This means that we will experience nasty potholes, brokenness, pain, repairs, and detours. None of us relish such times. Yet I believe we need to value them. My faith has taught me that such times are the growth times of my life. My faith reminds me that God has loving control over our lives. Think about King David. He shares a great insight in Psalm 31:15: “My times are in your hands; deliver me from the hands of my enemies, from those who pursue me.” “My times are in your hands.” David was convinced that far from being removed from the events of his life, God was, in fact, intimately involved in them. ‘Times’ are events that we do not plan – they just occur; they are the potholes, brokenness, pain, repairs, and detours – those critical moments or events in our life which we did not create but which ultimately determine the course of our life. David was turning over the resolution of these times, these events, to God. “I entrust my life to your sovereign disposition. It’s up to you what becomes of me. And that’s okay!”  I love how David put it: ‘My times – Your hands.”

Now we cannot control the ‘times’ of our lives but we can control our response to them. ‘My times – Your hands.” As Leslie Brandt paraphrases Psalm 31: “There is no place to go, nothing to cling to. I can only come back to You and cast myself on Your loving mercy. You are my God…From this point on I will dedicate my hours and my days into Your loving hands. I seek only Your guidance and strength to carry out Your purposes. Restore me, O God, to your program and design for my life.” ‘My times – Your hands.”

What would it mean for you to affirm this conviction? ‘My times – Your hands.” How would it change your response to this current ‘time’ in your life? Can you say with Paul, who wrote Timothy (2 Tim. 1:12): “…I know whom I have believed, and am convinced that he is able to guard what I have entrusted to him for that day?” ‘My times – Your hands.” Can you, in the depths of your soul, share the conviction of the Heidelberg Catechism that “I trust in (God) so completely that I have no doubt that he will provide me with all things necessary for body and soul; that Moreover, whatever adversity he sends upon me in this troubled life he will turn to my good, for he is able to do it, being almighty God, and is determined to do it, being a faithful Father?” Are you absolutely convinced of “The almighty and ever-present power of God whereby he still upholds, as it were by his own hand, heaven and earth together with all creatures, and rules in such a way that leaves and grass, rain and drought, fruitful and unfruitful years, food and drink, health and sickness, riches and poverty, and everything else, come to us not by chance but by his fatherly hand?”  ‘My times – Your hands.” Do you believe that?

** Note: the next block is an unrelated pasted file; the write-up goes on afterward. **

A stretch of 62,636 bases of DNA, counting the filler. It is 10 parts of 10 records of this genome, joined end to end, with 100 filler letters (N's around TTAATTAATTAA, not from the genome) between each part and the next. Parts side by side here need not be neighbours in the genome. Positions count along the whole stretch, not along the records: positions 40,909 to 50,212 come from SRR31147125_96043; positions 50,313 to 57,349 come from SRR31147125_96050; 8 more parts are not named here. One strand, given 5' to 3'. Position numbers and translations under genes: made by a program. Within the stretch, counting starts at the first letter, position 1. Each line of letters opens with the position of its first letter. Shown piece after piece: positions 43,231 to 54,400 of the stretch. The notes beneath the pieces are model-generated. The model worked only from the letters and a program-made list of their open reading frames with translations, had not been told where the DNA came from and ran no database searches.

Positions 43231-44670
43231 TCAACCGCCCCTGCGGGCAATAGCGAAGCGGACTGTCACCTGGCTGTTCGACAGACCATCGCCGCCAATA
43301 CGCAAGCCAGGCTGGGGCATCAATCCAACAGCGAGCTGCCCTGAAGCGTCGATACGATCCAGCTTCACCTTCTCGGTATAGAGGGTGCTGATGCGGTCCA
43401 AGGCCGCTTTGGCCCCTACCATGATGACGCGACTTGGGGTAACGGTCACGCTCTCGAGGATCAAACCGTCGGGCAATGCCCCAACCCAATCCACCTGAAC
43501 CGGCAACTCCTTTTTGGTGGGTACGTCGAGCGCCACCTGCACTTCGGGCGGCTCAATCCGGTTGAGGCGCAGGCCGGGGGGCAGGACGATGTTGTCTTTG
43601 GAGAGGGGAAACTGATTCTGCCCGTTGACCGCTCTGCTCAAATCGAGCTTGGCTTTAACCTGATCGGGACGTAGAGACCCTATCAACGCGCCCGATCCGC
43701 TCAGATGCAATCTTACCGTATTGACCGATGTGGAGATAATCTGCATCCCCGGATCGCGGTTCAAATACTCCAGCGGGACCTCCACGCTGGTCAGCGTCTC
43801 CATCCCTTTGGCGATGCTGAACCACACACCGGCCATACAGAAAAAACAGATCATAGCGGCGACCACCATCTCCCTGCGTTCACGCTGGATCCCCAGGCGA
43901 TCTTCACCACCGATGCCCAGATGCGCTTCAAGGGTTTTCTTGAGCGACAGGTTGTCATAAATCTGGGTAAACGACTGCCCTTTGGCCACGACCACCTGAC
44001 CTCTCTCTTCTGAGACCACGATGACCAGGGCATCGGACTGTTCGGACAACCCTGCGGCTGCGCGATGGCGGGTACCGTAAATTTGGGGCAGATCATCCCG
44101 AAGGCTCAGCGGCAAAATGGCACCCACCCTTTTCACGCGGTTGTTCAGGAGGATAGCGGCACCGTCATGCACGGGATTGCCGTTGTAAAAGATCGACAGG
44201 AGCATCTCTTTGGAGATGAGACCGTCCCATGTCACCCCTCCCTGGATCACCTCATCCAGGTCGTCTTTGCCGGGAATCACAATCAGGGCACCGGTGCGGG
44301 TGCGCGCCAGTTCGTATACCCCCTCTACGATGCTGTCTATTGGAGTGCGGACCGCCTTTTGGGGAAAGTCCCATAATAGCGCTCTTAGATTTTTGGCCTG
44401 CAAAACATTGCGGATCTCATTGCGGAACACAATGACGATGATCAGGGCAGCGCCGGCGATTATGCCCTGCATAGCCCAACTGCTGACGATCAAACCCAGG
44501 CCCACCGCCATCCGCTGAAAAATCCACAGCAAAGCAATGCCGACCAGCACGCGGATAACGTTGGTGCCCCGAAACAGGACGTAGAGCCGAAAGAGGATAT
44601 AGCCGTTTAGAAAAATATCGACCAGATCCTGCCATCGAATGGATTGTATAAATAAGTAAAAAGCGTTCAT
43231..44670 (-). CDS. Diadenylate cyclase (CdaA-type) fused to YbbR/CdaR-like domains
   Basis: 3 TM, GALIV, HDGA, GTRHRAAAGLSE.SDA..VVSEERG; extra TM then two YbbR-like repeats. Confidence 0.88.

Think of Jesus. On the cross, breathing His last, He quoted Ps. 31:5 – “…Jesus looked up and said, ‘Father into your hands I commit my spirit.’” As Jesus placed himself in God’s hands, so we must place ourselves in Jesus’ hands. As God said (Is. 43:13) “No one can deliver you out of my hand” so Jesus said (John 10:27-30): My sheep listen to my voice; I know them, and they follow me. I give them eternal life, and they shall never perish; no one will snatch them out of my hand.  My Father, who has given them to me, is greater than all; no one can snatch them out of my Father’s hand.  I and the Father are one.”

Think about Jesus’ hands.

In his hands ordinary drinking water turns into the most expensive of wines. In his hands handicaps become stepping-stones to the miracles of God. In his hands 5 loaves and two fish can feed a multitude. In his hands storms are but channels of safe passage and paths to peace. In his hands those soiled with sin are cleansed. In his hands lame legs leap for joy. In his hands deaf ears become avenues of sound. In his hands blind eyes become corridors of light. In his hands death becomes but a prelude to life. Jesus’ hands make all the difference. ‘My times – Your hands.” We can embrace the words of Paul (Rom. 8:28 MSG), “That’s why we can be so sure that every detail in our lives of love for God is worked into something good.”

I do complain, probably too frequently, about the inconvenience of the construction in my life. But that’s my humanness. In my heart, I like road construction. It reminds me that God is at work – He’s truly not finished with me yet. He loves me enough to do the necessary repair and construction. And I have a hunch I’ll like the new, improved completed construction!